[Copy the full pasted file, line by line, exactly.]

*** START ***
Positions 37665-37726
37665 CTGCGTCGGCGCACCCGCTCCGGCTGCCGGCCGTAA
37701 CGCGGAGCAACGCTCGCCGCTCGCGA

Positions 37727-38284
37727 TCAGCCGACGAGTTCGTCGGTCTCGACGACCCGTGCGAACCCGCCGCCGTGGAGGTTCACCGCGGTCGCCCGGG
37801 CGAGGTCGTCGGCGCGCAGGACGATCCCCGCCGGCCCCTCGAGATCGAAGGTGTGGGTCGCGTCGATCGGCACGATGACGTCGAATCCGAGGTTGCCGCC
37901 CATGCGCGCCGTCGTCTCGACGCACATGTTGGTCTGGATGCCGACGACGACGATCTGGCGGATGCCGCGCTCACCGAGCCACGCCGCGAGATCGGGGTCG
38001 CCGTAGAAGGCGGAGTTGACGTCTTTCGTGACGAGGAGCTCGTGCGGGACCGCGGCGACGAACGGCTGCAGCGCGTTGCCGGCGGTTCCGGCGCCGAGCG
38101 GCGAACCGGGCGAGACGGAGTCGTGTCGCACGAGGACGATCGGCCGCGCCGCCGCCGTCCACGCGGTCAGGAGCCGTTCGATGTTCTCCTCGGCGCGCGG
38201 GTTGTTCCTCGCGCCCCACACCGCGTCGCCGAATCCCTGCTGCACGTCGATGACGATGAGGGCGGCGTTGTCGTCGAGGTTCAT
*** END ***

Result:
Positions 37665-37726
37665 CTGCGTCGGCGCACCCGCTCCGGCTGCCGGCCGTAA
37701 CGCGGAGCAACGCTCGCCGCTCGCGA

Positions 37727-38284
37727 TCAGCCGACGAGTTCGTCGGTCTCGACGACCCGTGCGAACCCGCCGCCGTGGAGGTTCACCGCGGTCGCCCGGG
37801 CGAGGTCGTCGGCGCGCAGGACGATCCCCGCCGGCCCCTCGAGATCGAAGGTGTGGGTCGCGTCGATCGGCACGATGACGTCGAATCCGAGGTTGCCGCC
37901 CATGCGCGCCGTCGTCTCGACGCACATGTTGGTCTGGATGCCGACGACGACGATCTGGCGGATGCCGCGCTCACCGAGCCACGCCGCGAGATCGGGGTCG
38001 CCGTAGAAGGCGGAGTTGACGTCTTTCGTGACGAGGAGCTCGTGCGGGACCGCGGCGACGAACGGCTGCAGCGCGTTGCCGGCGGTTCCGGCGCCGAGCG
38101 GCGAACCGGGCGAGACGGAGTCGTGTCGCACGAGGACGATCGGCCGCGCCGCCGCCGTCCACGCGGTCAGGAGCCGTTCGATGTTCTCCTCGGCGCGCGG
38201 GTTGTTCCTCGCGCCCCACACCGCGTCGCCGAATCCCTGCTGCACGTCGATGACGATGAGGGCGGCGTTGTCGTCGAGGTTCAT